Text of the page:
Thursday, October 29, 2015

A weakly-fallibilist evidentialist can't be an evidential Bayesian

The title is provocative, but the thesis is less provocative (and in essence well-known: Hawthorne's work on the deeply contingent a priori is relevant) once I spell out what I stipulatively mean by the terms. By evidential Bayesianism, I mean the view that evidence should only impact our credences by conditionalization. By evidentialism, I mean the view that high credence in contingent matters should not be had except by evidence (most evidentialists make a stronger claims). By weak fallibilism, I mean that sometimes a correctly functioning epistemic agent appropriately would have high credence on the basis of non-entailing evidence. These three theses cannot all be true.

For suppose that they are all true, and I am a correctly functioning epistemic agent who has appropriate high credence in a contingent matter H, and yet my total evidence E does not entail H. By evidentialism, my credence comes from the evidence. By evidential Bayesianism, if P measures my prior probabilities, then P(H|E) is high. But it is a theorem that P(H|E) is less than or equal to P(EH), where the arrow is a material conditional. So the prior probability of EH is high. This conditional is not necessary as E does not etnail H. Hence, I have high prior credence in a contingent matter. Prior probabilities are by definition independent of my total evidence. So evidentialism is violated.

Tuesday, October 27, 2015

Edge cases, the moral sense and evolutionary debunking

It has been argued that if we are the product of unguided evolution, we would not expect our moral sense to get the moral facts right. I think there is a lot to those arguments, but let's suppose that they fail, so that there really is a good evolutionary story about how we would get a reliable moral sense.

There is, nonetheless, still a serious problem for the common method of cases as used in analytic moral philosophy. Even when a reliable process is properly functioning, its reliability and proper function only yield the expectation of correct results in normal cases. A process can be reliable and properly functioning and still quite unreliable in edge cases. Consider, for instance, the myriad of illusions that our visual system is prone to even when properly functioning. And yet our visual system is reliable.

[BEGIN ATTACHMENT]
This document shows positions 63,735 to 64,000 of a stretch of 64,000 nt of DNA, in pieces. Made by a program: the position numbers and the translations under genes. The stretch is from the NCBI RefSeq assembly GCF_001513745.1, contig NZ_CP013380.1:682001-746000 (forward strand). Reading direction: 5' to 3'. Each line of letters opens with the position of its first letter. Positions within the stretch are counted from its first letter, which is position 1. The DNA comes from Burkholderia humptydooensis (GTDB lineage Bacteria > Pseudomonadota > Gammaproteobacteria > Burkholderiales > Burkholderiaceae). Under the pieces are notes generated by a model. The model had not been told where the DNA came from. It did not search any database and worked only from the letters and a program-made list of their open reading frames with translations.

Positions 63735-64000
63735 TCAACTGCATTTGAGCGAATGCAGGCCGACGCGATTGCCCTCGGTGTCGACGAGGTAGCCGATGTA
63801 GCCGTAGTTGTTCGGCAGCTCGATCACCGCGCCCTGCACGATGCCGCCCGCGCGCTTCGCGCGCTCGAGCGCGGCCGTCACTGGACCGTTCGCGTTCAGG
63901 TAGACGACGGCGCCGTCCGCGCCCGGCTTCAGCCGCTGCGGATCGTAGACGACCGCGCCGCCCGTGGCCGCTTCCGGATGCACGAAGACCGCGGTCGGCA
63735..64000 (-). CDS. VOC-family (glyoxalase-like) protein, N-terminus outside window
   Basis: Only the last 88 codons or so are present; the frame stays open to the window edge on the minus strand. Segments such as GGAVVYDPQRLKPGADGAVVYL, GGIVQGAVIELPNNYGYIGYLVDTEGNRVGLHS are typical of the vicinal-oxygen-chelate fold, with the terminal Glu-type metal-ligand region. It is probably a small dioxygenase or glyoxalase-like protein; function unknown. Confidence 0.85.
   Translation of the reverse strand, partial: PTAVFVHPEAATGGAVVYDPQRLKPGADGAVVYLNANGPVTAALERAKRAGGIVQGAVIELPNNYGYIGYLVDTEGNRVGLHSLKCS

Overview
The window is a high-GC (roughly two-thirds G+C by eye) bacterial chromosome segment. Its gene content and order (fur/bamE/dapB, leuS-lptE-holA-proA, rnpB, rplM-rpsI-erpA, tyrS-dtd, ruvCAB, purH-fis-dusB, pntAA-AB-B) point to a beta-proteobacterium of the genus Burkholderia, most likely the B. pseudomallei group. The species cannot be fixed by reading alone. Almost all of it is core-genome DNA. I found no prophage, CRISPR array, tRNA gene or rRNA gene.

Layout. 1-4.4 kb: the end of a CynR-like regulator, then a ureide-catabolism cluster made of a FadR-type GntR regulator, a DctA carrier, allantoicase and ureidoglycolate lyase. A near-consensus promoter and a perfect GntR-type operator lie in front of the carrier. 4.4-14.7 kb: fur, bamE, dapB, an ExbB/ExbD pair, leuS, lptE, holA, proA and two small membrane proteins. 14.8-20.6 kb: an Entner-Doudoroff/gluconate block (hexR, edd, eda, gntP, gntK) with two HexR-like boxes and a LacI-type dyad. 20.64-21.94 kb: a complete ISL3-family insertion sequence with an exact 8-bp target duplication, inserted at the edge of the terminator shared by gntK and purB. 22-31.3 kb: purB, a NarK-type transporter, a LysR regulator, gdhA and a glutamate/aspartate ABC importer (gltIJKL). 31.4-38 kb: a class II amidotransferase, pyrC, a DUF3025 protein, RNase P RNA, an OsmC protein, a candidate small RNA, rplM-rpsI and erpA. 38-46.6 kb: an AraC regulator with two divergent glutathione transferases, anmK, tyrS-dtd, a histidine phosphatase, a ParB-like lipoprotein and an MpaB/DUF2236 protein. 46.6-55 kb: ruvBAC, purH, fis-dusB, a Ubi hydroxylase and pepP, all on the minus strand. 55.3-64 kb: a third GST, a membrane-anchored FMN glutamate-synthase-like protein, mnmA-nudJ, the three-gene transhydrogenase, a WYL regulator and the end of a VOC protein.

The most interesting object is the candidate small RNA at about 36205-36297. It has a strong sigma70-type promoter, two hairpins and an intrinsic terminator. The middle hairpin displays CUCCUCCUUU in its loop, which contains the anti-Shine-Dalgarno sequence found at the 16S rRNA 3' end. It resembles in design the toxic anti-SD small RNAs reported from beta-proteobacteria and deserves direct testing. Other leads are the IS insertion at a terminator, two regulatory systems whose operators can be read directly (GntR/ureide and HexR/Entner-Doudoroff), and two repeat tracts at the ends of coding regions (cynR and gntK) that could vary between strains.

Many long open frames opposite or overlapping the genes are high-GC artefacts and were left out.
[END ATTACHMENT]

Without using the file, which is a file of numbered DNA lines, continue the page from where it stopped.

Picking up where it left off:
This wouldn't matter much if ethical inquiry restricted itself to considering normal cases. But often ethical inquiry proceeds by thinking through hypothetical cases. These cases are carefully crafted to separate one relevant feature from others, and this crafting makes the cases abnormal. For instance, when arguing against utilitarianism, one considers such cases as that of the transplant doctor who is able to murder a patient and use her organs to save three others, and we carefully craft the case to rule out the normal utilitarian arguments against this action: nobody can find out about the murder, the doctor's moral sensibilities are not damaged by this, etc. But we know from how visual illusions work that often a reliable cognitive system concludes by heuristics rather than algorithms designed to function robustly in edge cases as well.

Now one traditional guiding principle in ethical inquiry, at least since Aristotle, has been to put a special weight on the opinions of the virtuous. However, while an agent's being virtuous may guarantee that her moral sense is properly functioning--that there is no malfunction--typical cognitive systems will give wrong answers in edge cases even when properly functioning. The heuristics embodied in the visual system that give rise to visual illusions are a part of the system's proper functioning: they enable the system to use fewer resources and respond faster in the more typical cases.

We now see that there is a serious problem for the method of cases in ethics, even if the moral sense is reliable and properly functioning. Even if we have good reason to think that the moral sense evolved to get moral facts right, we should not expect it to get edge case facts right. In fact, we would expect systematic error in edge cases, even among the truly virtuous. At most, we would expect evolution to impose a safety feature which ensures that failure in edge cases isn't too catastrophic (e.g., so that someone who is presented with a very weird case doesn't conclude that the right solution is to burn down her village).